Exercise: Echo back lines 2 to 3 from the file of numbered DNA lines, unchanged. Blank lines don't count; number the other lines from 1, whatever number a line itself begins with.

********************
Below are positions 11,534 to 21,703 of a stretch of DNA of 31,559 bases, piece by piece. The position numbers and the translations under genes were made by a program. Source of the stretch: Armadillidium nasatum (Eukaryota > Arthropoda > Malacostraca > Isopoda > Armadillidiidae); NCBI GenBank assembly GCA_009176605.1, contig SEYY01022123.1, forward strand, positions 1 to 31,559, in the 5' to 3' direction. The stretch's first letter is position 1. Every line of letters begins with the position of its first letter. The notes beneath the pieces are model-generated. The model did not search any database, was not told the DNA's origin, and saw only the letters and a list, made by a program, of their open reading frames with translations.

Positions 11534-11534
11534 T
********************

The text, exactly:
Positions 11534-11534
11534 T